I would love to know more about the history of the Italian Mafia in New Orleans. I have heard that this is one of the first places it sprang up but am having trouble finding anything more than information about the murder of David Hennessy. Any thoughts?
The reputation of the Mafia in Louisiana began developing many years ago. Before the Immigration Act of 1924, more than 100,000 Italian immigrants had come through the Port of New Orleans. And about 90 percent of all Italian immigrants to Louisiana were Sicilian. Most who didn't stay in New Orleans settled in the sugarcane parishes of south and south-central Louisiana.
The Sicilians of the late 19th century left a homeland of social and political injustice and corruption and the highest homicide rate in Europe. A tight-knit family system developed to protect against injustice, and violence became an accepted solution. Frequently there were organized bands of vigilantes that administered their own justice. The name "Mafia" grew from the Sicilian bandits who, beginning in the early 19th century, operated against the authorities and dominated the peasants through terrorism and the tradition of the vendetta.
When the Sicilian immigrants came to America, the criminals came with them. And the Black Hand -- Mano Nera in Italian -- was one of the extortion rackets run by immigrant Sicilian and Italian gangsters in the Italian communities of New Orleans, New York, Chicago and other United States cities from 1890 to 1920. The group sent threatening extortion notes to local merchants and other well-to-do people -- notes printed with black hands, daggers or other menacing symbols.
Sicilians arriving in America were already labeled as criminally inclined. Many still had a distrust of authority and attitudes that favored lawbreaking when there was a feeling that justice was not being served. When newspapers like the Daily Picayune reported crime in the late 19th and early 20th centuries -- the peak immigration period -- they often connected criminal activities with the Italians. For example, a headline over a story in 1892 about a fight between two Italians read "The Crime of Dago Pete."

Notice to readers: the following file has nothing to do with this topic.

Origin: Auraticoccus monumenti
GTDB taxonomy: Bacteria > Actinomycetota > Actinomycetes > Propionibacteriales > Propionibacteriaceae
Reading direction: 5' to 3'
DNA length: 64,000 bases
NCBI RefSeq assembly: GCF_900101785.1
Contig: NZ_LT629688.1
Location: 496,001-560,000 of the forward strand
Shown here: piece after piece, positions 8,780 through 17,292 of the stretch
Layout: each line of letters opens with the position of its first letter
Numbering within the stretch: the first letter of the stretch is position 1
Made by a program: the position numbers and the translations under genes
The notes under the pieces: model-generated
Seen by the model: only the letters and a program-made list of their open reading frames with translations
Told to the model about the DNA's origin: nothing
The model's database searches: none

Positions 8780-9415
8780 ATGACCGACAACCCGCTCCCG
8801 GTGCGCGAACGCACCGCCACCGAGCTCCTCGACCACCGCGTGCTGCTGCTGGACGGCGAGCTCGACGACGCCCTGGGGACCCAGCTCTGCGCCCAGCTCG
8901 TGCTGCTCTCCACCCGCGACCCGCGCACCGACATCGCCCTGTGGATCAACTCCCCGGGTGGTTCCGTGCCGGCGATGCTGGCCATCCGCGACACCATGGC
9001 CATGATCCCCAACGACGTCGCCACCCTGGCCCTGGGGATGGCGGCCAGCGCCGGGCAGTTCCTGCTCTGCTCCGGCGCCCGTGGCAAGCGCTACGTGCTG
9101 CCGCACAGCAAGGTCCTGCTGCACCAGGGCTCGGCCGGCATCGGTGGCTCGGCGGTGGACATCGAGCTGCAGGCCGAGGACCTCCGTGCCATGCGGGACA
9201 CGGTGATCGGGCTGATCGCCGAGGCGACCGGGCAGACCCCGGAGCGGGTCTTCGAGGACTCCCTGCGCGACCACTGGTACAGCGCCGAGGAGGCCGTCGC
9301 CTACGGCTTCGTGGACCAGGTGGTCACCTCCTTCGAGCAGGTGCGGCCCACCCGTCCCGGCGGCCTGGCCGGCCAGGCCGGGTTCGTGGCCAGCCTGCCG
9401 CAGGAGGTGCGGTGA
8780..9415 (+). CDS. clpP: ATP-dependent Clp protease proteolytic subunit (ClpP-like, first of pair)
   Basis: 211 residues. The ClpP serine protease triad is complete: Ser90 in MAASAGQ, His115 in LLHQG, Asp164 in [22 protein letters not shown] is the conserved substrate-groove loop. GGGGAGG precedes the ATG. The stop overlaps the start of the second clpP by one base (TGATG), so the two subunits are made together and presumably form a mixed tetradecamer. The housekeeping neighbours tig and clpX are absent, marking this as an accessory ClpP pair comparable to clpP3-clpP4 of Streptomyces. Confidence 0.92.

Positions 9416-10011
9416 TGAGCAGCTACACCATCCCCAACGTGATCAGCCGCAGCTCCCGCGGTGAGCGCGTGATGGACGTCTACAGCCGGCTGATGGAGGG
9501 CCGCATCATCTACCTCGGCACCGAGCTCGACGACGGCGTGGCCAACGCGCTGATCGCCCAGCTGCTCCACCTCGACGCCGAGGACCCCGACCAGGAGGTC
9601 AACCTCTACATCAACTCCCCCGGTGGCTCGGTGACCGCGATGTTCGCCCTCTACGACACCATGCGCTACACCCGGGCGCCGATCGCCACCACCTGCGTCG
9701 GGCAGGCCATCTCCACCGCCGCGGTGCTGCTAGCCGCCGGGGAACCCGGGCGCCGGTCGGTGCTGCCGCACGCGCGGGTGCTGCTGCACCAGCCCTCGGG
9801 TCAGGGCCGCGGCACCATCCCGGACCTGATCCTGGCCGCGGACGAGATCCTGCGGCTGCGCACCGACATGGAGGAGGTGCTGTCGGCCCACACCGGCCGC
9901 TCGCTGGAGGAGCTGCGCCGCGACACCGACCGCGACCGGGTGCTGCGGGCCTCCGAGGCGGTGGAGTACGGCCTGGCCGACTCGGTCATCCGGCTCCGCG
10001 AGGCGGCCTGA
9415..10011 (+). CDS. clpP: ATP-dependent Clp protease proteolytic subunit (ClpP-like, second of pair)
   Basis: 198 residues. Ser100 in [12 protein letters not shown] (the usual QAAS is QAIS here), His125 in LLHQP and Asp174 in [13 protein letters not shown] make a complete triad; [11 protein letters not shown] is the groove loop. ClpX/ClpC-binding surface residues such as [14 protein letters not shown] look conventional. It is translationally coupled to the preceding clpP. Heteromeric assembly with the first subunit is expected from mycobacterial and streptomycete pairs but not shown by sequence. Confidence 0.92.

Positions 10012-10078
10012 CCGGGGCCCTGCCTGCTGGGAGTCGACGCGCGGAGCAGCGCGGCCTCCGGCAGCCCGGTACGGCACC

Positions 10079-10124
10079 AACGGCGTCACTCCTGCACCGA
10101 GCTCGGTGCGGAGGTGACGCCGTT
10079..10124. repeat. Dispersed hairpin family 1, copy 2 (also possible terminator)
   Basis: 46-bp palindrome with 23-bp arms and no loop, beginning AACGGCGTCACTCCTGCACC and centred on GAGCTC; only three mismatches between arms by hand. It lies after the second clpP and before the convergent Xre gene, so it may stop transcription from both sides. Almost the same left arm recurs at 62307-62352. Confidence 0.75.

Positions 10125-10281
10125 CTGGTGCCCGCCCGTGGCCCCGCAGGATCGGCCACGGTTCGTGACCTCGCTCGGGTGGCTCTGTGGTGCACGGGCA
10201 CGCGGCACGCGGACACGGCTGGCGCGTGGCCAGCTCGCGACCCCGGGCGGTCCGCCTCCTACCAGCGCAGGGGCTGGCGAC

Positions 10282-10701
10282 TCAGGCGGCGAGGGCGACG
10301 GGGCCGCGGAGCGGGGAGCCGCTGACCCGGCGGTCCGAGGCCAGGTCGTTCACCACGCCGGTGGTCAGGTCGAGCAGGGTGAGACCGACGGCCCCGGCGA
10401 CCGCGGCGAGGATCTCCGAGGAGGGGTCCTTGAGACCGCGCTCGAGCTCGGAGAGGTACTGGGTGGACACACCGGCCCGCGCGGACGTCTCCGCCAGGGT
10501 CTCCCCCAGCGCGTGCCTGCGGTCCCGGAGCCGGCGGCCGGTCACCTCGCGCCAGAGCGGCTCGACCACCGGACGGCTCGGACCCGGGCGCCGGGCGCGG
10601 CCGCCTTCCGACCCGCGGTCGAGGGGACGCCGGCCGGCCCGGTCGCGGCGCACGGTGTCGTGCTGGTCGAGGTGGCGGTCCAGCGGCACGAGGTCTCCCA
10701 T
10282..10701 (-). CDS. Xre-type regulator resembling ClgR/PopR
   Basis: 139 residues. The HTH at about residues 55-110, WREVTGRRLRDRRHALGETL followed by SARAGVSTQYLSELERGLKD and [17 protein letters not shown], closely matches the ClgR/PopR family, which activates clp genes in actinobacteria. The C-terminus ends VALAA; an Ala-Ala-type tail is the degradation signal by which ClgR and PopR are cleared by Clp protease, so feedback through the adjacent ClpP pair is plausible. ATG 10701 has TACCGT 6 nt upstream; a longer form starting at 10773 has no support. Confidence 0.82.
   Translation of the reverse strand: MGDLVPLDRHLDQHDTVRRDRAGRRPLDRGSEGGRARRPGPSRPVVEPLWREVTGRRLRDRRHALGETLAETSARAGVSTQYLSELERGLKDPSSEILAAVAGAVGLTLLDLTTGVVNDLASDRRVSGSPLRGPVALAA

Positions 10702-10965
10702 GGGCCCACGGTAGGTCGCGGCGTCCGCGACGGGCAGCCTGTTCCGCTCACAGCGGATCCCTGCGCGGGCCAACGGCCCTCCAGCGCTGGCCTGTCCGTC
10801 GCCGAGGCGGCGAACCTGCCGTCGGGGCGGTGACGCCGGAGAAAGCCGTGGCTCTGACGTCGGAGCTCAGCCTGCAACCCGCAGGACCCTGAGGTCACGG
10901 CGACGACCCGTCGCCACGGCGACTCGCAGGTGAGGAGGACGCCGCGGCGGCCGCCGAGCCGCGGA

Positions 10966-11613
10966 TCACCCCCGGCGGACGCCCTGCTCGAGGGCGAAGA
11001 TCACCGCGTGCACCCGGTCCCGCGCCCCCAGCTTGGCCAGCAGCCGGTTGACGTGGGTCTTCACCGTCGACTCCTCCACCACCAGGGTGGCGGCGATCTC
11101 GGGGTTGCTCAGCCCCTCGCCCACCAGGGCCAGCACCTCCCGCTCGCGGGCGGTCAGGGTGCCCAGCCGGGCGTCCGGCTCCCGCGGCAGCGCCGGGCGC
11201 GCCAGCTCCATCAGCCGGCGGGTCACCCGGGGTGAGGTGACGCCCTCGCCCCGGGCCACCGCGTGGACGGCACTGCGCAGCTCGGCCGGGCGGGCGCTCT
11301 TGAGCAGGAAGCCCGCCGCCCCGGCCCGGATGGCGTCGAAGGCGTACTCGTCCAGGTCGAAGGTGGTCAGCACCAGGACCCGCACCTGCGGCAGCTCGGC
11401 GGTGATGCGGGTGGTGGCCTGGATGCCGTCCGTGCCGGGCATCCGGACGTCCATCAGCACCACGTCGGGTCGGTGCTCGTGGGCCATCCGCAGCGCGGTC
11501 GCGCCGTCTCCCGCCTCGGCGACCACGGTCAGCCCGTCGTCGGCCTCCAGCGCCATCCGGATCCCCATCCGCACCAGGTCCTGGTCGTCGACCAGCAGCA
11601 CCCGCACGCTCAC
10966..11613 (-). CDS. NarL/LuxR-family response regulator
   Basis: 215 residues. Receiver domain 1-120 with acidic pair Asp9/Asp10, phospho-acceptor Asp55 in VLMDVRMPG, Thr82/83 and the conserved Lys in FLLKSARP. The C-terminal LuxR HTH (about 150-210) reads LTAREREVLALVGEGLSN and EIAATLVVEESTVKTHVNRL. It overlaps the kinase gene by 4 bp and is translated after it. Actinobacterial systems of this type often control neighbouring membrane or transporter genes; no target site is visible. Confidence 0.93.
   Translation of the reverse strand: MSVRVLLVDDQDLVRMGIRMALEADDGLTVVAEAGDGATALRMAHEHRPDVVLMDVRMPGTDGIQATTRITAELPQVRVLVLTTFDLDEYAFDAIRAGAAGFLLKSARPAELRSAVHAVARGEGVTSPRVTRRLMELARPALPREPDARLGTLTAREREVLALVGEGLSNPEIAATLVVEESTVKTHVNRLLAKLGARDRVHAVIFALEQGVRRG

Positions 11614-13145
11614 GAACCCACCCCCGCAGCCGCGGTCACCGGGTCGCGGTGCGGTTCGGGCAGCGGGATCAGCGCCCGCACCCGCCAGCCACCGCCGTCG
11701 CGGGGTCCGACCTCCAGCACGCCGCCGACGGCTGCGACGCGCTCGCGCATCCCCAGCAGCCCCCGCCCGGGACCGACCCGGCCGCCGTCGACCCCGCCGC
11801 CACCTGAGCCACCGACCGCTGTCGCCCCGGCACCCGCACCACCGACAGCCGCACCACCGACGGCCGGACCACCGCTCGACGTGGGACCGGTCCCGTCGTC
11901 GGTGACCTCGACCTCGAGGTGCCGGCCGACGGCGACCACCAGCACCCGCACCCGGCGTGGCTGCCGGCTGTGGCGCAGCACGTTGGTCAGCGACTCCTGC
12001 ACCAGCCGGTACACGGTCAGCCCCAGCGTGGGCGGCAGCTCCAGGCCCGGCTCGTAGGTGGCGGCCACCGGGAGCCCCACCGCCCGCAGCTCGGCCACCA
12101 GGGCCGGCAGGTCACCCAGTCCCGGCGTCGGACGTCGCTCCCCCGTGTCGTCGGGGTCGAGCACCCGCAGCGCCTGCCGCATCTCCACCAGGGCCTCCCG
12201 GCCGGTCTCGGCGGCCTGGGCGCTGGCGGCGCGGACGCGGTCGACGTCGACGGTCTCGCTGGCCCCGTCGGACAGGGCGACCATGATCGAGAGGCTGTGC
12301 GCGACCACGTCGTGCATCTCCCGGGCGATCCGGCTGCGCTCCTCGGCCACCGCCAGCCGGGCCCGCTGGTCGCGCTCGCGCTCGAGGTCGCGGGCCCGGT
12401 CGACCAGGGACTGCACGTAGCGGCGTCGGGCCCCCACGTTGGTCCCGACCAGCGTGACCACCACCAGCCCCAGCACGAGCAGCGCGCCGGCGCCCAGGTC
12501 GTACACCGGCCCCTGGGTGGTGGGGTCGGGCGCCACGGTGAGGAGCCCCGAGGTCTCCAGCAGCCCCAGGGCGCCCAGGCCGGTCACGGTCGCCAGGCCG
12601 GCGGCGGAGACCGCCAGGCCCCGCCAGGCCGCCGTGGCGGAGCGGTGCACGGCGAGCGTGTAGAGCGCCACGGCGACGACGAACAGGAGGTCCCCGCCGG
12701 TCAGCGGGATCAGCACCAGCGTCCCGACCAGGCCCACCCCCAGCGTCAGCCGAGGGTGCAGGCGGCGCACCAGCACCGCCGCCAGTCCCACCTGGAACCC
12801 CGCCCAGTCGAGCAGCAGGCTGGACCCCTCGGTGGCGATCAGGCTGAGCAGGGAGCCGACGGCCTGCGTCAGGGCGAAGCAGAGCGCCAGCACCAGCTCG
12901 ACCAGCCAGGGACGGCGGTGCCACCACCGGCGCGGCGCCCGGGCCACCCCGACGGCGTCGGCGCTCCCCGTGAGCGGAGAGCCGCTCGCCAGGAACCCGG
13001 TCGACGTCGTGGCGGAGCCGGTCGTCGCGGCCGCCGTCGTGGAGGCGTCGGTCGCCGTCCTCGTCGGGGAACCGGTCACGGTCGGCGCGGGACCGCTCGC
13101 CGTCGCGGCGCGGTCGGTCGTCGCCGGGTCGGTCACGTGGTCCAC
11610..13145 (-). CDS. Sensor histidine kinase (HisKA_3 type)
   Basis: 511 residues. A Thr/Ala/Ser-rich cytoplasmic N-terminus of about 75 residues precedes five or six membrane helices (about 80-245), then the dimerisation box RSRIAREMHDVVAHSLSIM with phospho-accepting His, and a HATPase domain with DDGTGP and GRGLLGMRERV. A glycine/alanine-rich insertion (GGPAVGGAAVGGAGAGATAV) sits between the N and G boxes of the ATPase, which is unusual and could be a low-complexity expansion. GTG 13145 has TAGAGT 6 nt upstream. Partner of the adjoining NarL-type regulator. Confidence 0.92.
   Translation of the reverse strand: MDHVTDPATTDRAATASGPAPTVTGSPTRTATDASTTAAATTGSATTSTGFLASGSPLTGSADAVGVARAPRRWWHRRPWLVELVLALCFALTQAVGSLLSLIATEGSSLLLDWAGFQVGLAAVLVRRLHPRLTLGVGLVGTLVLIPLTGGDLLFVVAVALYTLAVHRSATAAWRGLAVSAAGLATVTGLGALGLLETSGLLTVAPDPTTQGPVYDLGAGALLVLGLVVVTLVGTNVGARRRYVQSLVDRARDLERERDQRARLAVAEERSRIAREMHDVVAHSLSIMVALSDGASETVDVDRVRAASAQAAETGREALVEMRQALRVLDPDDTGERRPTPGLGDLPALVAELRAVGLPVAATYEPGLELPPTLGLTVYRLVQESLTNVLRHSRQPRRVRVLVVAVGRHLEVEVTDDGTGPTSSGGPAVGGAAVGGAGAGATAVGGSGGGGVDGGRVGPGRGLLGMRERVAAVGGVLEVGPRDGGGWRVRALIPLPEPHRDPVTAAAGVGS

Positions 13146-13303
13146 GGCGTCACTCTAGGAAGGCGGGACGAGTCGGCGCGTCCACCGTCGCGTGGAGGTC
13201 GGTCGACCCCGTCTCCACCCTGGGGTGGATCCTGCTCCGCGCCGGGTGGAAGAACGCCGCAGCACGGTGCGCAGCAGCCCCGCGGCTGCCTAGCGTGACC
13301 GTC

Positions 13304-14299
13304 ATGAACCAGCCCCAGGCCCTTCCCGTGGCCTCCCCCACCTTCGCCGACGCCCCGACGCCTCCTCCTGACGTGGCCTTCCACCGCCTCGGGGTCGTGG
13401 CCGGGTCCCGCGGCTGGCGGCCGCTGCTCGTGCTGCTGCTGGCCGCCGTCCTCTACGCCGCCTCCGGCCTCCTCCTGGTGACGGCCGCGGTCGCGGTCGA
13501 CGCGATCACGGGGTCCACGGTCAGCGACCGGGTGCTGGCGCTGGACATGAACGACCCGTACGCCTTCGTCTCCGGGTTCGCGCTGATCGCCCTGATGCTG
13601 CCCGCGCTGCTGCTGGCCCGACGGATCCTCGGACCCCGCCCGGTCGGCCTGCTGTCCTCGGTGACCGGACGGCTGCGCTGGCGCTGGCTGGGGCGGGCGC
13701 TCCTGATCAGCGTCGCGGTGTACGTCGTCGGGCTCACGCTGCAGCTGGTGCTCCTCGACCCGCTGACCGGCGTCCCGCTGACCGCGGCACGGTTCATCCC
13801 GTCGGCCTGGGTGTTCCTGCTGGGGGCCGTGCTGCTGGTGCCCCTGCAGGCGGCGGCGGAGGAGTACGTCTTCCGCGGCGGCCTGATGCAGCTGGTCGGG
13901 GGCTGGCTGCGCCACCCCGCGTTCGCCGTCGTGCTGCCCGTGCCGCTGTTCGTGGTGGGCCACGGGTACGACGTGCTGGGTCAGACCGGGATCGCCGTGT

Of course, the assassination of Police Chief David Hennessy -- who reputedly whispered, "The Dagoes did it" before he died in 1890 -- did nothing to enhance the reputation of the Italians. As a result, 11 Italians who had been arrested but not convicted were dragged by a mob of 6,000 from Parish Prison in 1891. Nine were shot on the spot, but two were lynched first. The whole affair received worldwide attention, and there was talk of a vendetta against Hennessy.
Claims of organized crime in Louisiana in the 19th century have come from many sources: political officials, crime commissions and the FBI. However, in the 20th century a man came to New Orleans accused of a host of crimes that included the conspiracy to assassinate both John and Robert Kennedy. This was the infamous Carlos Marcello, who went to prison twice in the 1930s for assault, robbery and drug charges. Soon after he became associated with Frank Costello, recognized Mafia leader in New York. He eventually became head of gambling operations in Louisiana and owner of two of the biggest casinos in the state.
When U.S. Sen. Estes Kefauver and his crime commission came to New Orleans to investigate in 1950, the committee decided that Marcello was able to maintain his domination of organized crime by paying off corrupt politicians and policemen.
Attempts were made in the 1950s and 60s to deport him, and in 1961 he was forcibly removed to Guatemala. He quickly returned. No conclusive evidence was found linking him to organized crime, and that same year the FBI admitted that it had no evidence to prove that Carlos Marcello, who claimed he made his living as "a tomato salesman and real estate investor," was the "boss" of a "Mafia family."
Federal authorities did, however, finally manage to convict Marcello in the infamous BRILAB (Bribery and Labor) scheme, and in 1981 he went to federal prison, only to be moved to a federal medical center after a series of strokes. The 5th U.S. Circuit Court of Appeals reversed the 1981 conviction, and in 1989 Marcello, age 79, was freed